ON April 19, the European Union Parliament passed a regulation meant to limit deforestation and forest degradation, singling out palm oil as a major driving force.
Deputy Prime Minister Datuk Seri Fadillah Yusoff, who is plantation industries and commodities minister, slammed the EU Deforestation Regulation (EUDR) as "unjust to the palm oil industry in Malaysia", and a "deliberate effort to increase costs and erect barriers to the entry of Malaysia's palm oil into the EU" with "an adverse impact on the livelihoods of 450,000 smallholders in the industry".
As one who grew up in the 1960s in Pahang, Peninsular Malaysia's largest oil palm production state, I have an emotional attachment to the palm oil issue.
It was during that time that the then prime minister, Tun Abdul Razak Hussein, launched the Federal Land Development Authority (Felda) scheme, including mass planting of exotic oil-bearing palm from West Africa in Malaysia's jungles under the slogan "land for the landless and jobs for the jobless".
And when the world met at the 2015 United Nations Summit on Sustainable Development, Mal-aysians, thanks to palm oil, could boast that we had been making progress against Goal #1 (poverty alleviation) since independence in 1957.
Distinguished Professor Datuk Dr Rajah Rasiah, a Universiti Malaya economist, said the poverty level income was RM50 in 1970, and RM2,208 in 2020.
Our poverty rate dropped from 49 per cent in 1970 to 5.6 per cent in 2020.
Further, during times of economic turmoil, such as the 1997 Asian financial crisis, the palm oil sector proved a saviour of our socio-economic wellbeing.
It would not be a surprise, therefore, if most Malaysians support Fadillah's statement.
He called for EU exemptions for palm oil smallholders in the EUDR to prevent large European importers from monopolising the supply chain.
He stressed steps such as the Malaysian Sustainable Palm Oil certification programme, reflecting "our commitment to comprehensive sustainability standards".
The EU and United States have attributed inaccurate and discriminatory greenhouse gas (GHG) savings values (19 and 17 per cent, respectively) to palm oil, thereby denying access to both places' biofuels markets.
Research by the Malaysian Palm Oil Board and independent experts demonstrates that the values are much higher — 60.4 and 74.7 per cent GHG savings to palm oil produced with and without methane capture.
The palm oil industry is accustomed to accusations of unsustainable practices, such as the destruction of wildlife habitat, particularly that of the orang utan.
In Sabah and Sarawak, where the orang utan are found, however, steps are being taken to set aside sanctuaries, national parks and forest reserves.
It should be noted, too, that thanks to research and development, it is now possible to grow higher-yielding oil palm, lessening pressure to open new land, and to maintain more than 50 per cent of the country's landmass under forest cover.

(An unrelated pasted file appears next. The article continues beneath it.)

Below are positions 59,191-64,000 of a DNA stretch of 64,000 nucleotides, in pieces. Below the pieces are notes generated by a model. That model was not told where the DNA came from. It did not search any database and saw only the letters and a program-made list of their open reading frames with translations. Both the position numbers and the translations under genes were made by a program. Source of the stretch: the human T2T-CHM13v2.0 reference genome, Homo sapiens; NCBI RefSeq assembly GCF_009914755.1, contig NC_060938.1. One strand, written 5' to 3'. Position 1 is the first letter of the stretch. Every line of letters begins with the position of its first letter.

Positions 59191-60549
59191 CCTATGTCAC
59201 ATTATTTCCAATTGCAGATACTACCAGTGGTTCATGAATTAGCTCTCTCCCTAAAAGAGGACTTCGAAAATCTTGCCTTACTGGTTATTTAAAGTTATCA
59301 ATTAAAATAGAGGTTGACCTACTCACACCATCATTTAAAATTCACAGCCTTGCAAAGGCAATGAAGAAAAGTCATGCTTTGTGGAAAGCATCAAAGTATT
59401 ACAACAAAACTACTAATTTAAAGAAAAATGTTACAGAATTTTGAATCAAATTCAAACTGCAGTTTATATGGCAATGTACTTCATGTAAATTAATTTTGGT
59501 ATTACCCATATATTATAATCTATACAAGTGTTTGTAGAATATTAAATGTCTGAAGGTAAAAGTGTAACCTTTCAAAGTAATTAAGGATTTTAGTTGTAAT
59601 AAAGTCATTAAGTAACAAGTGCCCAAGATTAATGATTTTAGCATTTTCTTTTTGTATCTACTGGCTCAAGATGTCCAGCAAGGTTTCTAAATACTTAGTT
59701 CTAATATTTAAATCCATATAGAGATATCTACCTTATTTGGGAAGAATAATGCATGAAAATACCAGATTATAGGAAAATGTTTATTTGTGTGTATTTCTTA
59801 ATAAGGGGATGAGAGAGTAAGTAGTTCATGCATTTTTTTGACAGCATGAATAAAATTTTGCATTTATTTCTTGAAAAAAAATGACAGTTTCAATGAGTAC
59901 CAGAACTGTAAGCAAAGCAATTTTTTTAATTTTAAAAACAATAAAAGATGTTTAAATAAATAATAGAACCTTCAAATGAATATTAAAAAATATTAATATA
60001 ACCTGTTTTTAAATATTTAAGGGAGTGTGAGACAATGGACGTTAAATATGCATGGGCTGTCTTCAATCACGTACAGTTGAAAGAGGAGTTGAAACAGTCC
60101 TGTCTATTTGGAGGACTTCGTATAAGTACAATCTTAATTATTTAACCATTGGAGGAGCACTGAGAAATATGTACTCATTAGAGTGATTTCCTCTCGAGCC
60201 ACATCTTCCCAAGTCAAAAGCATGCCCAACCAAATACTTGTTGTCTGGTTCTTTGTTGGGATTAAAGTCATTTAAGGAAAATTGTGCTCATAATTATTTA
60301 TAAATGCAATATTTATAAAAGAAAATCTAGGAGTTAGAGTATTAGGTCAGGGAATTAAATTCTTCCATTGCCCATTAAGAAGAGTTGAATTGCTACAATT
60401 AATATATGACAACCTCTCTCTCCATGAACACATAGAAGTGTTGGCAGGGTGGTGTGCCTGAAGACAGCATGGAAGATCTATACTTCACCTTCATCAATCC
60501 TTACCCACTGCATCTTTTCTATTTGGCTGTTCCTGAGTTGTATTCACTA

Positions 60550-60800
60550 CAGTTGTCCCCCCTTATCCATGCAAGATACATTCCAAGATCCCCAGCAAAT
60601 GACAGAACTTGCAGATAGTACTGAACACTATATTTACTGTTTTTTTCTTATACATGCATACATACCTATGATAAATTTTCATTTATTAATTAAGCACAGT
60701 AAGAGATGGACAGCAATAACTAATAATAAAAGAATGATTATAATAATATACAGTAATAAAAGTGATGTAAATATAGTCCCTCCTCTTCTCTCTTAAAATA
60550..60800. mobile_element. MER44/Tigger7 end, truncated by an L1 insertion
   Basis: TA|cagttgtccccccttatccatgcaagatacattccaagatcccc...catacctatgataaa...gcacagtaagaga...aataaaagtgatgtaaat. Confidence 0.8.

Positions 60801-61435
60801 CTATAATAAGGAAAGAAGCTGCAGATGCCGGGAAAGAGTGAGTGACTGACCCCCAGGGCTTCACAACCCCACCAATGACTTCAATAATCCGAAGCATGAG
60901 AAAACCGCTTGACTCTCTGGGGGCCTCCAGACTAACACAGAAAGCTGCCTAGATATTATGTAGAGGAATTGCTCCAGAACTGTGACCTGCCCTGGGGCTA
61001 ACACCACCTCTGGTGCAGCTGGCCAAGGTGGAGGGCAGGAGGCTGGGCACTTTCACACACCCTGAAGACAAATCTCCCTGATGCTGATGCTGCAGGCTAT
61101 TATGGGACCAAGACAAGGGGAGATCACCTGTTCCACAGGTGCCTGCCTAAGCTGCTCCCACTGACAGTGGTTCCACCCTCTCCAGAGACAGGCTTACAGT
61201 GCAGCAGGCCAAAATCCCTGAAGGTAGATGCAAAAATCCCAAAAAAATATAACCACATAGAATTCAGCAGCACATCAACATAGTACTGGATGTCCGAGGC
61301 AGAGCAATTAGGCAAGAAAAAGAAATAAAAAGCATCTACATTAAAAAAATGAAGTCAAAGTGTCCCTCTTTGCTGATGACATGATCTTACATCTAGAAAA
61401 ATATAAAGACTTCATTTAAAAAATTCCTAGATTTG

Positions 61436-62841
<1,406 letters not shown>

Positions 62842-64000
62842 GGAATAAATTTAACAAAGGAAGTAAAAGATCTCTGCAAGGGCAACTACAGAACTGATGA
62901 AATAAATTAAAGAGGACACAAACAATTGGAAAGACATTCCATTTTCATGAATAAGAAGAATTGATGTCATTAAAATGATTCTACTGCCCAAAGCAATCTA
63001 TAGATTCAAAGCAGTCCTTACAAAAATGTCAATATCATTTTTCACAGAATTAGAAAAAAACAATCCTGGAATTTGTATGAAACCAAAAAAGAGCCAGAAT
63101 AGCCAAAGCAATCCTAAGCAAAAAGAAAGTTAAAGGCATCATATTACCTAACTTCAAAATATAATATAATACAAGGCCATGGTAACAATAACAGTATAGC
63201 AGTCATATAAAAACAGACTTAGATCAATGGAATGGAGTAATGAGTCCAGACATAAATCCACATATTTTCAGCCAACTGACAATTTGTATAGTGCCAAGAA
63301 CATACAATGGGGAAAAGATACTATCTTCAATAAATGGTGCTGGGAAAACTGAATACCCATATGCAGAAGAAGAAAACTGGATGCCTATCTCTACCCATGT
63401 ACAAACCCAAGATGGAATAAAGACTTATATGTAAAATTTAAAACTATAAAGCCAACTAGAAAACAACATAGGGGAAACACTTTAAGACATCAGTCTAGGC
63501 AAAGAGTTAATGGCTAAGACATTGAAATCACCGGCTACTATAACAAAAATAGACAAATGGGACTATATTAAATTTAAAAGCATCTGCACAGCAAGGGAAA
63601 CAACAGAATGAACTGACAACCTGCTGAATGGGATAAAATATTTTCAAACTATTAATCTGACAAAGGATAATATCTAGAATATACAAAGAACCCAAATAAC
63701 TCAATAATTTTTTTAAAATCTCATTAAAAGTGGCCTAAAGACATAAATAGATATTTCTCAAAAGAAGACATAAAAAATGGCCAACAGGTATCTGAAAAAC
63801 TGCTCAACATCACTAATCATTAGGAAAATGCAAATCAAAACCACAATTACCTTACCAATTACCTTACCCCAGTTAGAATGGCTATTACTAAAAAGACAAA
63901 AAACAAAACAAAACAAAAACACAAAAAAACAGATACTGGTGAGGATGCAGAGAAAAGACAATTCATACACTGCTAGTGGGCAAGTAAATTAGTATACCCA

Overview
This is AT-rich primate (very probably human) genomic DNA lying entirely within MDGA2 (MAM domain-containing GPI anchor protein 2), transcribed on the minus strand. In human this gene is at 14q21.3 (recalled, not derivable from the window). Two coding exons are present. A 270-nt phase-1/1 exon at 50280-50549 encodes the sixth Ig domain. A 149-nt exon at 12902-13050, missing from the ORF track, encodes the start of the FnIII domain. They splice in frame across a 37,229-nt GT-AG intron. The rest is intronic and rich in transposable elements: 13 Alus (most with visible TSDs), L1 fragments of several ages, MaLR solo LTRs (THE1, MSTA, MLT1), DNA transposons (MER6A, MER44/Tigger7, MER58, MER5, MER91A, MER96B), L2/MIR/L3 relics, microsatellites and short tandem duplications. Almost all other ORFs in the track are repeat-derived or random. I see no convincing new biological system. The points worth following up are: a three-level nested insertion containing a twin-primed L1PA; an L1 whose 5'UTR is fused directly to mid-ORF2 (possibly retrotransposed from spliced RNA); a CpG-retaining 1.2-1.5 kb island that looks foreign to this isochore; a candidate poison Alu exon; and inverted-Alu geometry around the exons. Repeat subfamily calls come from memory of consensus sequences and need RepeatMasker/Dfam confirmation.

And palm oil uses less land than crop-based oilseeds. Only 0.26ha is required to produce a tonne of palm oil while soybean, sunflower and rapeseed need 2.2ha, 2ha and 1.5ha respectively to produce the same amount of oil.
We trod a similar path decades ago when the US soybean lobby campaigned against palm oil on health grounds.
Under the leadership of Professor Tan Sri Augustine Ong, much of the disinformation spread by the soybean lobby was debunked by the painstaking gathering of scientific evidence.
The three-year (1986 to 1989) disinformation war ended with a victory for the oil palm industry.
Let's also, however, concede the merits of the EU's efforts.
The EUDR stipulates that companies exporting products to Europe produce a due diligence statement showing their supply chains are not contributing to deforestation, or risk hefty fines.
This applies equally to palm oil, soybean, beef, wood, cocoa and coffee.
All countries exporting to the EU are affected.
Some regional observers welcome the EUDR "as part of a global commitment to reduce deforestation and increase transparency in commodity mar-kets".
The government is aware that, in our quest for socio-economic development, there is also an urgent need to protect nature.
In light of these new international challenges to an important industry, this is the time to initiate dialogue based on scientific evidence and diplomacy.
The writer is the founding director of the International Institute of Science Diplomacy and Sustainability at UCSI University and the fifth holder of the Tun Hussein Onn Chair in international studies at ISIS, Malaysia